WITH longer range weather forecasts suggesting that we may be in for another Arctic winter, you might want to give some thought to some of your more sensitive plants in the garden – assuming that they have survived the last two winters.

I have to say that, during this last summer, I have been amazed at the number of reports I have heard of plants that have survived or recovered from the ravages of two harsh winters.

But we gardeners are a cautious lot and, for those of us that have plants teetering on the boundaries of hardiness in our supposedly northern temperate climate, a few extra precautions might not go amiss to conserve our precious plants.

The obvious jobs include bringing any tender summer plants such an canna lilies, dahlias, gladioli, tuberous begonias and liliums into a cool glasshouse, frost free garage, frost free porch, cool spare bedroom or similar to dry out.

Once the old top growth has completely died back, it can be removed and the bulbs, corms, rhizomes or tubers can be stored in dry compost – storing in wet compost in their summer containers is a sure step towards death.

For those of you with passiflora, callistemon, palm trees and other warm temperate plants, either planted out or in containers, mulching the surface of the soil or compost with coarse bark can help to stop the roots from freezing and covering the top growth with several layers of fleece can greatly improve their chances of survival.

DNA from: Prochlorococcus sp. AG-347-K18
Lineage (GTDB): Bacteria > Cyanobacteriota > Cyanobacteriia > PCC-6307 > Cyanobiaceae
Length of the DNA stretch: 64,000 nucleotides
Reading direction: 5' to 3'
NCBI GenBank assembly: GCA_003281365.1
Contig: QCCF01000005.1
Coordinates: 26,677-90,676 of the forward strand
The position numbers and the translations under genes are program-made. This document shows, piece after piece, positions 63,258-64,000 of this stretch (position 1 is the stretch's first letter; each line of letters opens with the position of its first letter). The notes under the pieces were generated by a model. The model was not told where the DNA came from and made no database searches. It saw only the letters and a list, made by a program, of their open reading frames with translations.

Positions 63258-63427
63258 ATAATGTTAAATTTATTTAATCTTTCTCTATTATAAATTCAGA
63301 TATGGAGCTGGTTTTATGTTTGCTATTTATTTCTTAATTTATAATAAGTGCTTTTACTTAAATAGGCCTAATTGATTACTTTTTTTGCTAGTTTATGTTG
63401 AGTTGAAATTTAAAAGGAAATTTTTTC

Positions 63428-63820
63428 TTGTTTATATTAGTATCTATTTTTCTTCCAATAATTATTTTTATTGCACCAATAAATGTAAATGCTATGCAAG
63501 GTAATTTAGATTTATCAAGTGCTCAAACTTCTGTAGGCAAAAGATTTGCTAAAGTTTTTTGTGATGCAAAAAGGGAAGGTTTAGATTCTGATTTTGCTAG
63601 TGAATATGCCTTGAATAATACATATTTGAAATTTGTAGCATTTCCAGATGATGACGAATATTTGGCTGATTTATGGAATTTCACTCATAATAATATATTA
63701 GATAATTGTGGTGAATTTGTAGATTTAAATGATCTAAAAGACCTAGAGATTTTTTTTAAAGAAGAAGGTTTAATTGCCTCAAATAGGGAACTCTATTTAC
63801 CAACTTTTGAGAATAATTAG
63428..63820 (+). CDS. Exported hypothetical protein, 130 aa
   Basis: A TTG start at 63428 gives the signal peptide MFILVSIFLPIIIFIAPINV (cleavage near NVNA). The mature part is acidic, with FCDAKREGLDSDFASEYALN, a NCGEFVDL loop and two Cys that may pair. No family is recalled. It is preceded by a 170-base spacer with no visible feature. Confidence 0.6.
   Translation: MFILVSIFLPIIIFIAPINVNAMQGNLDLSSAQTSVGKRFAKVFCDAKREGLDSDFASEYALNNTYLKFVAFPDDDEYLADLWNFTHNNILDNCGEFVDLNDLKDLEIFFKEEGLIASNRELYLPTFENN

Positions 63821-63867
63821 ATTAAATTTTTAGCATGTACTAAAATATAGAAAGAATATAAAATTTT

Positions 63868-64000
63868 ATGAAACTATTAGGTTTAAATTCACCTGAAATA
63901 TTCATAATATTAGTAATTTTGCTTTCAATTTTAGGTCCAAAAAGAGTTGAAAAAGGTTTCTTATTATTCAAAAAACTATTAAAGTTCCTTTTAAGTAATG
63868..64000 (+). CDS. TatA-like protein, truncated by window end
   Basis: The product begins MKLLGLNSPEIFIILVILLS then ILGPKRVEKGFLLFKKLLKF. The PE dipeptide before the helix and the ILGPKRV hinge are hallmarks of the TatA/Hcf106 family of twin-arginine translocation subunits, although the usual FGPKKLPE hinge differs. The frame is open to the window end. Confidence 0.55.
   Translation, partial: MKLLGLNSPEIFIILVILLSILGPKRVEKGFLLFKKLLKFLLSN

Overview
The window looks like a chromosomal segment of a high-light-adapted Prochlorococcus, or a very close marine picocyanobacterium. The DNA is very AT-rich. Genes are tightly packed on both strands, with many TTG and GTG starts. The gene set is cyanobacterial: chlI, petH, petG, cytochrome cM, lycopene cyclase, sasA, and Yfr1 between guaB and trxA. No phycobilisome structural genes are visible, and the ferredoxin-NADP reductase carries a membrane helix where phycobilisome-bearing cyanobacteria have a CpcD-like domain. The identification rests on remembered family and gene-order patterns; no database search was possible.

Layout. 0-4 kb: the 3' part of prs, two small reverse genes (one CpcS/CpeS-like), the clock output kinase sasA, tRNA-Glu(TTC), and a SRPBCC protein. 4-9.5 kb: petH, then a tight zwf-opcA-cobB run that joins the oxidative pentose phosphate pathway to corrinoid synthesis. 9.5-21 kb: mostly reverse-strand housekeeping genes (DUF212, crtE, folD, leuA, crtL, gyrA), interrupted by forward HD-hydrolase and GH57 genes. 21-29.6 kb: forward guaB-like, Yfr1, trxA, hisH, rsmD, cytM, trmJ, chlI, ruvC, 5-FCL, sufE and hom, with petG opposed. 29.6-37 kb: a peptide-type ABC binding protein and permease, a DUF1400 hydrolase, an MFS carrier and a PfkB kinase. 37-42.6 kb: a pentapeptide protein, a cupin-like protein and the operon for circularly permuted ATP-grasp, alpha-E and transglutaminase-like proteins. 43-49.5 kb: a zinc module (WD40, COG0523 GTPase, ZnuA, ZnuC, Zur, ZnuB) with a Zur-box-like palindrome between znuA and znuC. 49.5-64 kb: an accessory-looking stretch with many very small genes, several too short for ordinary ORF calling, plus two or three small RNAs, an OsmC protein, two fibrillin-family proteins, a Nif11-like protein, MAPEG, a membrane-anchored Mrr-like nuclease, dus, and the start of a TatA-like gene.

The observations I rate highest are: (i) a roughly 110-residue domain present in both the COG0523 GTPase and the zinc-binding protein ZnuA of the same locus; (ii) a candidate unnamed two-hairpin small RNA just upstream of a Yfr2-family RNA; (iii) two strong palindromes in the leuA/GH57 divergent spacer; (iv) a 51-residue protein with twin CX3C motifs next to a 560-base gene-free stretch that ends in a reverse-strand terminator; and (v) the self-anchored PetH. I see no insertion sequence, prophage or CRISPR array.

Traditionally these plants, including their containers, would have been wrapped in straw with a hessian sacking cover or would have been taken into an orangery, conservatory or cool glasshouse for the winter.

I am not a great lover of the idea of wrapping pots in bubble polythene as it sweats and this can freeze.

If you are one step ahead of the rest of us then you may have already taking cuttings of some of these plants as a ‘belt and braces’ approach to the problem.

It is worth trying even now if you have a warm, sunny windowsill or a heated propagator and, if they root and get through until springtime, you can share one or two with a neighbour or relative.

Large evergreens such as conifers can suffer very badly if we have a heavy, wet fall of snow so you must either be prepared to go out and tap off the snow with a cloths prop or long broom handle as soon as you can or, if you want to pre-empt the damage, wire or net the stems together to stop them being damaged in the first place.

_ If you have had any surprising survivors from the last two cold winters, why not write to me at Graham’s Winter Wonders, Features Department, Huddersfield Daily Examiner, Pennine Business Park, Longbow Close, Bradley Road, Huddersfield, HD2 1GQ and I will highlight them in a future article.